Reading a fund factsheet is like reading a movie poster
Understanding the different types of information on a fund factsheet can help you get a summary of the investment you are interested in. However, most novice investors are daunted factsheets and the amount of information it contains.
Let us show you how reading a fund factsheet can be just as easy as reading a movie poster.
What is a fund fact sheet
Fund houses will issue a fact sheet for every fund it manages, where it explains the fund’s investment strategy. While the format of fact sheets varies across fund managers, most of them will provide key information such as:
- Fund name and share class
- Investment strategy / objective
- Key descriptive information such as the fund size, launch date, benchmark, and International Securities Identification Number (ISIN)
- Historical performance
- Portfolio overview of what the fund is invested in
- Fees and charges
How to read a fund fact sheet
#1 Fund name vs Movie title
Film addicts can guess a lot about a movie from its name and the same goes for funds.
For instance, here’s what we can tell about ‘Yellow Pebble U.S. Technology Equity Fund –SGD-ACC:
- The fund is managed by Yellow Pebble
- In invests in technology in the US market
- It has a primary asset class of equities
- Apart from the base currency, the fund can be purchased in SGD
- ACC refers to the way dividends are received. In this case, dividends are accumulated and reinvested into the fund
#2: Fund description vs Film Synopsis
Just like how you use movie synopsis to figure out the plot, you can use the fund description to understand its strategy.
Geographic descriptors like ‘Asia’, ‘Europe’ or emerging markets let you know the markets the fund will predominantly invest in.
Terms like ‘growth’, ‘alpha’, ‘quality’, ‘income’ and ‘dividend’ indicate the investment style. Some investors might have the misconception that ‘dividend’ or ‘income’ means the fund will pay dividends. The truth is, all funds can pay dividends depending on the fund manager.
#3: Main asset classes vs Lead actors
The cast of a film may be a big draw for movie-goers. In the same way, specific asset classes may attract you to invest in funds.
When you look at a fund factsheet, you can quickly figure out the key assets. This usually falls under equities, bonds and commodities while balanced funds hold a mix of these assets.
You should also take note of the total fund size, which is the total worth of all the assets in the fund. Think of this as a measure of how reputable and highly paid the lead actors are. The more well-received an actor is, the higher the salary. Just like the fund size, a larger fund size generally means that more people trust the fund manager that is managing the fund.
However, a larger fund does not imply a better fund, despite its successful track record. Having to manage a larger portfolio may affect the overall performance of the fund. The fund manager may need to consider lower returns investments too, which are more commonly identified, so they are able to deploy all the cash effectively.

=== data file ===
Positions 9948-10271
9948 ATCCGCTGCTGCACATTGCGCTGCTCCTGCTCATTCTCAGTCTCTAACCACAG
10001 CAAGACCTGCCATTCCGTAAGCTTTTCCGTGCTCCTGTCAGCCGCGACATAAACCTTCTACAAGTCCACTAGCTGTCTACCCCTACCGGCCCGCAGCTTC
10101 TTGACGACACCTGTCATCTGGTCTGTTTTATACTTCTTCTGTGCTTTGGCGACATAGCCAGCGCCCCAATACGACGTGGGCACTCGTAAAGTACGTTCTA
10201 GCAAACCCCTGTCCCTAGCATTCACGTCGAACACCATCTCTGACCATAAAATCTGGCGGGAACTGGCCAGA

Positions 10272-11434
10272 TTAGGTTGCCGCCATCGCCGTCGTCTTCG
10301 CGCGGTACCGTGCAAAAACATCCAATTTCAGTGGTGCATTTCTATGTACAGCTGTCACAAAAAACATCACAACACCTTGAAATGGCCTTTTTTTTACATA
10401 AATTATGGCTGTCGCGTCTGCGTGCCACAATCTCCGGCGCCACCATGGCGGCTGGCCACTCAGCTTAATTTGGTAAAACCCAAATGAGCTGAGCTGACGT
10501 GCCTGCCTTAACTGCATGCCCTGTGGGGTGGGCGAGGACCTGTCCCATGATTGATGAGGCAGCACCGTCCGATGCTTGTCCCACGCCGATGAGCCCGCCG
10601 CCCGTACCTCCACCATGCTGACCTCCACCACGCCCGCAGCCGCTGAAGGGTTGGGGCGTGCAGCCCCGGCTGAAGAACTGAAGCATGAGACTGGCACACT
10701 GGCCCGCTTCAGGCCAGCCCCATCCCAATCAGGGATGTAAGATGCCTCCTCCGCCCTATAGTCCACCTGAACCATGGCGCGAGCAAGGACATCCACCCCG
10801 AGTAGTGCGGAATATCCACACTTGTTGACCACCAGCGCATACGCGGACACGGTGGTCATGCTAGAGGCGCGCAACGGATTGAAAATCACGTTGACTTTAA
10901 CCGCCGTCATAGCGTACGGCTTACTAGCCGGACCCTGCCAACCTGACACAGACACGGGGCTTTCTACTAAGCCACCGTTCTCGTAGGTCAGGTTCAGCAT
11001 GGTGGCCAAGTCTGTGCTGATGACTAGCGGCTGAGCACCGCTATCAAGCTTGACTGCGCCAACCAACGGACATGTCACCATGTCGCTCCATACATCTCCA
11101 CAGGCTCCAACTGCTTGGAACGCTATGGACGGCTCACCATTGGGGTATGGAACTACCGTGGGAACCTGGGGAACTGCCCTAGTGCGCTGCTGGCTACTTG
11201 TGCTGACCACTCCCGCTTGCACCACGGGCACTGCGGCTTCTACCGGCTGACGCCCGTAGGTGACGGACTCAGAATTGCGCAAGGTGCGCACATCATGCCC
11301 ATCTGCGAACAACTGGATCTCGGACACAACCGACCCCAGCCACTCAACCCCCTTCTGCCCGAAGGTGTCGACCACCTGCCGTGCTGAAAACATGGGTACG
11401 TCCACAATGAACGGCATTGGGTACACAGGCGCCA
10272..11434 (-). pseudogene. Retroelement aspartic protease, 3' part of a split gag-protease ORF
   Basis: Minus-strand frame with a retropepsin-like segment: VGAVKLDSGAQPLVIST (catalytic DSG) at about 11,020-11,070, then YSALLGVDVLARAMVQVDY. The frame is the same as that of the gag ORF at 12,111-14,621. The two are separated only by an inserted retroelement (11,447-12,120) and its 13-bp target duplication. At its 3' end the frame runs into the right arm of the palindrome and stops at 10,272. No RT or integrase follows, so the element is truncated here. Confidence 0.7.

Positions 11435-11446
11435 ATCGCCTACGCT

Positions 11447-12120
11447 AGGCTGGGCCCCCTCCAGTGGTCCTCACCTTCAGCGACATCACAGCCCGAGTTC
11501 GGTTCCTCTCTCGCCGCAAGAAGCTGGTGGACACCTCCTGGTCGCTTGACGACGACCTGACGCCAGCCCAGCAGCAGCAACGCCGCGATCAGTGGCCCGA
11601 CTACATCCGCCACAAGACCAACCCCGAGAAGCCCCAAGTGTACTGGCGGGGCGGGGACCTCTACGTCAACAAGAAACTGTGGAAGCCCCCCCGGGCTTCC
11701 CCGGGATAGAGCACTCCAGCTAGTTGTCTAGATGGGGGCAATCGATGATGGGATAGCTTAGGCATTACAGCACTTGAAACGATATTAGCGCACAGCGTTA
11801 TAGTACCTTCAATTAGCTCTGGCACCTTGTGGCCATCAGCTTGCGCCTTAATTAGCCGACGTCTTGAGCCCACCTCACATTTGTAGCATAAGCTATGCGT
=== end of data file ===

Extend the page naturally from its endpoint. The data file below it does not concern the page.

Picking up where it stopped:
Some investors might be keener on well-established funds that are similar to summer blockbusters, whereas some might invest in smaller funds just like picking a lesser-known arthouse film.
#4: Fund performance vs Film review and rewards
Great movies are often lauded with awards at festivals and are acclaimed by film reviewers. In a fund fact sheet, the track record is shown through its performance charts.
Look at the funds’ annualised returns or the averaged-out returns over different time periods (e.g. 3 or 5 years) to see how well the fund has performed. A 5-year period is considered long enough to capture the fund’s performance in the economy, so it can provide an idea how well the fund’s strategy holds up in a downturn.
Another key measure often used in assessing a fund’s performance, is the benchmark index. If the fund is pegged to the Straits Times Index, and the STI is up by 3.76% in the year, the fund should deliver or outperform the index.
#5: Fund’s launch date vs Movie release date
Just like a movie release date, a fund’s launch date tells you when the fund started.
Whilst most viewers want to catch the latest movie, it is actually the inverse for funds. Most investors want an old fund that has been around for at least 5 – 10 years as its perceived to be more established. But bear in mind that past performance does not necessarily dictate future performance.
Spot your next blockbuster fund
A fund factsheet is a great tool to use when researching a fund that you are interested in. Use it wisely to compare between various funds so that you can decide what best fits your portfolio or risk profile.
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This article is for information only and should not be relied upon as financial advice. Any views, opinions or recommendation expressed in this article does not take into account the specific investment objectives, financial situation or particular needs of any particular person. Before making any decision to buy, sell or hold any investment or insurance product, you should seek advice from a financial adviser regarding its suitability. This article is not intended for distribution to, or use by, any person or entity in any jurisdiction or country where such distribution or use would be contrary to law or regulation.